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Life Through the Lens – Issue 12

Art is an infinite pool of trials, errors and discoveries. Emily Brook Watt is a design student here at the University of Waikato, cultivating her past documentaries such as ‘The Dark Side of Fast Fashion’, she is currently workshopping something new. Emily speaks to Nexus about the film industry, her own work, and whether the starving artist trope is true. 


Nexus: What made you decide to study film?


Emily: It really started with my mum back in high school. She wanted me to do media because she wanted me to “learn about social media and technology”. The only part I liked in that class was the film making, that’s where my love started. I did my undergrad in Media Design and loved that but an opportunity opened up over summer and I did an Artist-in-residence and fell back in love with painting. Moving to the media department for my masters felt the best fit for the broad spectrum of creation I do. 


Nexus: Are the people who influenced you all documentarians or are there other directors who inspired you?


Emily: I’ve definitely been inspired by other directors but I’m mostly influenced by films themselves. When I come up with a concept I tend to just run with it, gathering different inspirations along the way, that aren’t solely films.


Nexus: What are you bringing to the film field that no one else has?


Emily: That’s a hard question. I think I bring a broad creative sense to anything I make, being inspired by different creative outlets helps. For the last two documentaries I’ve made I shot, edited and planned them by myself so I’m kind of a one-woman show (that doesn’t mean I wouldn’t love the help).


Nexus: Last year you made a documentary called ‘The Dark Side of Fashion’. What vision did you have with this project?


Emily: ‘The Dark Side of Fashion’ was made as a part of my capstone project for my undergrad, so the purpose of this iteration was to be the submission for that. There’s definitely potential to expand the documentary and that may be something I do further into my masters or outside of studying. I think focusing on small creatives in the space is a good step forward so I don’t think it will lose that spark.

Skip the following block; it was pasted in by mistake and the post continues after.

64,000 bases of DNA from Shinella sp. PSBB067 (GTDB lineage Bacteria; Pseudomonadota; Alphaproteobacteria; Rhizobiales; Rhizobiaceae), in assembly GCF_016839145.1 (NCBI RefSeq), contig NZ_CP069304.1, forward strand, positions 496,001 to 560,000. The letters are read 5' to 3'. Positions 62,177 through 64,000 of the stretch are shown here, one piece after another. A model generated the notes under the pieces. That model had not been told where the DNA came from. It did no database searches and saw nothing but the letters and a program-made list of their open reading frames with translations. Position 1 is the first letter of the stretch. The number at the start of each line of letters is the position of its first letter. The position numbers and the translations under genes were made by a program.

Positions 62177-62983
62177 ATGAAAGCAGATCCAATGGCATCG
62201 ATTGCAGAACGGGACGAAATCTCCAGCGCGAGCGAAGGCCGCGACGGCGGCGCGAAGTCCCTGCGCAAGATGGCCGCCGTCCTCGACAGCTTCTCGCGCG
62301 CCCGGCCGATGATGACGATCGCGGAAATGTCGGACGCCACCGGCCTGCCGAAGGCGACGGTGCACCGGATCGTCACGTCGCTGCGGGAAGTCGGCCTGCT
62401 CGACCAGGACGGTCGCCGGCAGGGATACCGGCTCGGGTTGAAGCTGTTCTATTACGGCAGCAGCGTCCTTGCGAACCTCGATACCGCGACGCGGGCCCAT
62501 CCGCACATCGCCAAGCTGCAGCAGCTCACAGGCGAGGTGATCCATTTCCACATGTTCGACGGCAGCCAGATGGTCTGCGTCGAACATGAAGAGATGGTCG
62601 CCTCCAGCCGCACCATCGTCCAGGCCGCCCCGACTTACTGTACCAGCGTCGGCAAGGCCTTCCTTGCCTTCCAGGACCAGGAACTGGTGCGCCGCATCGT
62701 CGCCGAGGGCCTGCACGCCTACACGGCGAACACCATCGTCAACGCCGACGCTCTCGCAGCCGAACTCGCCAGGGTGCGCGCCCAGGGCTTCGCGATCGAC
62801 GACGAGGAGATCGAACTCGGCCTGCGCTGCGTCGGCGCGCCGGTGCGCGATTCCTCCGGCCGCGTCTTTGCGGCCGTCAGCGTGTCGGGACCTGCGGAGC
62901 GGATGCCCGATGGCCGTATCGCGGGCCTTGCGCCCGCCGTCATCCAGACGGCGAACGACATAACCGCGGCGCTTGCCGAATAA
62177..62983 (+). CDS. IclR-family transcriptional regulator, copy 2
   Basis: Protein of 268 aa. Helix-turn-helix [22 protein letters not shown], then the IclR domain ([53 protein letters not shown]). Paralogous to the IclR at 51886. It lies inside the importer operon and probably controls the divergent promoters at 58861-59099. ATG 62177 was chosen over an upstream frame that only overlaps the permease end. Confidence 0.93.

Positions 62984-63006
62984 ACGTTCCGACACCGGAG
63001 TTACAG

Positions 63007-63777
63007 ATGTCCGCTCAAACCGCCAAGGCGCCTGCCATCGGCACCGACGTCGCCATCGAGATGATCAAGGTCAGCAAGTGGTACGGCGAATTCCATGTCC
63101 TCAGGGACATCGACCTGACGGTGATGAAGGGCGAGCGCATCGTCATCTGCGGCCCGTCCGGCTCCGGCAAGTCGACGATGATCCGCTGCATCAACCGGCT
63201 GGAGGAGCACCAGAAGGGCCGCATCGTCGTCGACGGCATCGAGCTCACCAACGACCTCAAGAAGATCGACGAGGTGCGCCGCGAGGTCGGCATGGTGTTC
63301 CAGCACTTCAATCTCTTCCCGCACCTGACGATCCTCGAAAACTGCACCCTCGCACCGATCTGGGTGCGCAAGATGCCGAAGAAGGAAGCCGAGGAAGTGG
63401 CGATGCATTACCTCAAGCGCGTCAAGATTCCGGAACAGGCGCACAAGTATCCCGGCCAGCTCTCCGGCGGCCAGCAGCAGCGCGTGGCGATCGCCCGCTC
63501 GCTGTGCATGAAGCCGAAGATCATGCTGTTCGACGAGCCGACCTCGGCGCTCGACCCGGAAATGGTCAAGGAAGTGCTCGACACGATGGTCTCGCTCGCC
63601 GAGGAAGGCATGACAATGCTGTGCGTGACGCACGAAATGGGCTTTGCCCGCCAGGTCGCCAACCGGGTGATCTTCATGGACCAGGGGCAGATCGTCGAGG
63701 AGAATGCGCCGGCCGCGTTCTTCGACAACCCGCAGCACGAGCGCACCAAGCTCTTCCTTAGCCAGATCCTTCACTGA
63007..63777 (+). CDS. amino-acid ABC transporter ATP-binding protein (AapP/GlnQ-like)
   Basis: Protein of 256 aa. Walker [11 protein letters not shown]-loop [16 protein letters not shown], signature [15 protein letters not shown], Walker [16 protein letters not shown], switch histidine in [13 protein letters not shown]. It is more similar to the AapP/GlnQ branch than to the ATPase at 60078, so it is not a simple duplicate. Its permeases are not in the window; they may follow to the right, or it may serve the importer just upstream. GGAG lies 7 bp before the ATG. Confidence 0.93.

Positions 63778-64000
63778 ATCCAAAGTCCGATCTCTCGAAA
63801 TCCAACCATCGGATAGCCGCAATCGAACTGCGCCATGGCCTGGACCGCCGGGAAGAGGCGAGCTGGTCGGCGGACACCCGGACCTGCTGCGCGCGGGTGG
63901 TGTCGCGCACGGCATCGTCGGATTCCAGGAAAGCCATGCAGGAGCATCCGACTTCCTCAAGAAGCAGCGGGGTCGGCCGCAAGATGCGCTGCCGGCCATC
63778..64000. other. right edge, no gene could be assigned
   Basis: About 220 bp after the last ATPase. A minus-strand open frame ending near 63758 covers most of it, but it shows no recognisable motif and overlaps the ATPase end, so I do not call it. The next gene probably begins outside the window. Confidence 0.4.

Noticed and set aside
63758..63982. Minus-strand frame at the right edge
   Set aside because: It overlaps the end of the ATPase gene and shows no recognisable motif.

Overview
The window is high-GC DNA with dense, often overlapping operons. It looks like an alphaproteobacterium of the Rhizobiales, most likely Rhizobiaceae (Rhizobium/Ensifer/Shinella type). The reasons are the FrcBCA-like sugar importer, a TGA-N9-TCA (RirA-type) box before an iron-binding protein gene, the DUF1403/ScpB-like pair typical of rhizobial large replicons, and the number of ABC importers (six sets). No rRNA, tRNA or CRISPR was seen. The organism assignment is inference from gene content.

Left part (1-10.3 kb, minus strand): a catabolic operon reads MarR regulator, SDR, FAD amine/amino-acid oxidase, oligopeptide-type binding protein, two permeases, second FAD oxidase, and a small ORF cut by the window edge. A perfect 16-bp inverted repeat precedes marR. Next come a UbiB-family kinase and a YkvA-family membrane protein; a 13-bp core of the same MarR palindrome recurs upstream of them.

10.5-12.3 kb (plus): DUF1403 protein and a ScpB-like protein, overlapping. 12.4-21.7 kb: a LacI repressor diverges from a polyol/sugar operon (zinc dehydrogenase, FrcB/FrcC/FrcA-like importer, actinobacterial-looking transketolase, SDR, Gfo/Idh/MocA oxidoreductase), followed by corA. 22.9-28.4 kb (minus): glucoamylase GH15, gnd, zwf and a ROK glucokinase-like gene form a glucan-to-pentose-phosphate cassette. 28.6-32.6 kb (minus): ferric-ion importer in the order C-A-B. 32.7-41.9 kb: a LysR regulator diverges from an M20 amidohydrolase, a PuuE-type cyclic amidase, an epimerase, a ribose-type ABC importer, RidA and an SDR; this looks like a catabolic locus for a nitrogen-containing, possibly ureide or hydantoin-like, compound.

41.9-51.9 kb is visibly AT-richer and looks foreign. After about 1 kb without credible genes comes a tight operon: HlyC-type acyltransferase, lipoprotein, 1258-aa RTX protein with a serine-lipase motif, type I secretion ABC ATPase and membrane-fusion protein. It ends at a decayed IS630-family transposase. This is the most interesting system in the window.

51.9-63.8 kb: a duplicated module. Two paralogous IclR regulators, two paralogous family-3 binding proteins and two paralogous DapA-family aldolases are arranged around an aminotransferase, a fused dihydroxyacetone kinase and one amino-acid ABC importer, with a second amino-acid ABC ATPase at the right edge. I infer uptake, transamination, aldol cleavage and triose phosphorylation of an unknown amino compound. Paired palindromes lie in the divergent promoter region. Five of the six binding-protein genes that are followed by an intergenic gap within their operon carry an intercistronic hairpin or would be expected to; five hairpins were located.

Nexus: Where does the creative genesis of an idea come from? Do you simply wake up one day and think “I want to do something on fast fashion”?


Emily: It’s a little like that. I can come up with concepts quite quickly, whether they’re any good is a different thing, but for me it’s a lot of talking. I often come up with the bare bones of a concept and then talking to people about my idea helps me fill it in. 


Nexus: You’re currently working on a new documentary. What can you tell us about that?


Emily: It’s a part of one of my papers for masters but I’m looking into significant objects people have and why people feel so connected to objects. 


Nexus: What are some sacrifices you’ve had to make in order to finish and refine your projects?


Emily: Time. Knowing I have to set out a couple of weeks to edit or plan really means I have to be on the ball with everything. 


Nexus: Comparisons kill so how difficult is it to break away from comparison on others’ artwork?


Emily: I don’t tend to even think about comparisons when it comes to my work. I know it’s not like the flashy Hollywood produced films out there but it is authentically mine. There’s almost a thumbprint on any of my creative work that says this was made small and local and by someone who cares.